With a strong footprint in place in Europe and the Americas, Ahlstrom is starting to establish a solid manufacturing platform in Asia with its new medical nonwovens plant in India, which joins other Asian sites in Wuxi, China and Hyung Poon, Korea. This investment supports Ahlstrom’s strategy of strengthening its leading global position in roll goods nonwovens for the medical industry, increasing its presence internationally, particularly in Asia.
With India being among the world’s fastest growing economies today, particularly for the healthcare industry, this latest plant, with its state-of-the-art technology, has an optimal location in the Special Economic Zone and in the vicinity of one of Asia’s biggest ports, playing a key role in Ahlstrom’s growth strategy in India and Asia.
The medical market presents considerable opportunities for new products and technological developments with an aging population, growing sophistication of healthcare services in emerging economies, and evolving surgical procedures. Ahlstrom’s success in the medical market is due to a continued focus on infection protection through the use of single-use medical fabrics. Emerging markets like Asia and South America present new opportunities for Ahlstrom with the introduction of regulations and medical standards that single-use medical fabrics must follow to protect from infection. Additionally, the aging population worldwide presents more opportunities.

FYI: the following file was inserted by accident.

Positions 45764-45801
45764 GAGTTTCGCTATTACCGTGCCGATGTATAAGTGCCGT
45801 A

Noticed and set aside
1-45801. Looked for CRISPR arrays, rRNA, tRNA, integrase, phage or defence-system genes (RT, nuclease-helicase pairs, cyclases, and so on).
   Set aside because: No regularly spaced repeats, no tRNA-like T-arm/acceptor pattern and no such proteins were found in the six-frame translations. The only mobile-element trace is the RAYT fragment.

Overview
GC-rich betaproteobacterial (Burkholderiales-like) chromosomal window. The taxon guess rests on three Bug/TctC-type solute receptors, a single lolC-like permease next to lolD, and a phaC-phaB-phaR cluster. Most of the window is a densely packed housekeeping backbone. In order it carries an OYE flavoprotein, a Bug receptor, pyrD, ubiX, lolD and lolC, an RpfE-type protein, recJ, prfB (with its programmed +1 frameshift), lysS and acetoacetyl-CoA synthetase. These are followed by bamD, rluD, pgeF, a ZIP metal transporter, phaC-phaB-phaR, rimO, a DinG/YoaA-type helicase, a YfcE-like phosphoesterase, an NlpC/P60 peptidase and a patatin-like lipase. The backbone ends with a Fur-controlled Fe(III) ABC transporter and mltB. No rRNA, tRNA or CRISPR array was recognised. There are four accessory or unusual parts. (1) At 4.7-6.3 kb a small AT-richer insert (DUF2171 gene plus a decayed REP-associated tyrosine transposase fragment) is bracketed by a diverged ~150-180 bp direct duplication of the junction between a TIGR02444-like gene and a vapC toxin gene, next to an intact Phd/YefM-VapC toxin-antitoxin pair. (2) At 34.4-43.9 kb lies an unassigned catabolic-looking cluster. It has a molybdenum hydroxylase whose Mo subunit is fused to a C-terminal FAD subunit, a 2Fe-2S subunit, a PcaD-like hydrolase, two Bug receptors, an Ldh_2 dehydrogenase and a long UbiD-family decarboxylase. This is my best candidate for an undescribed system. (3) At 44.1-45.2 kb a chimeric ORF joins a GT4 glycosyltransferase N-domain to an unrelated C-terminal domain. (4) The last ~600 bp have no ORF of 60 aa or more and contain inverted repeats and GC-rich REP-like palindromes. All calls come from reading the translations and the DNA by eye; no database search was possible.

In addition to the new India site, the Food and Medical business has a new line in Chirnside, Scotland to serve the growing infusion markets with BioWeb, a lightweight nonwoven web with unique functional and environmental characteristics. The unique product provides an environmentally friendly, sustainable and affordable solution for high end and specialty tea packers, designed for conversion and on tea-packing machines that use the more recently developed ultrasonic sealing technology, according to the company.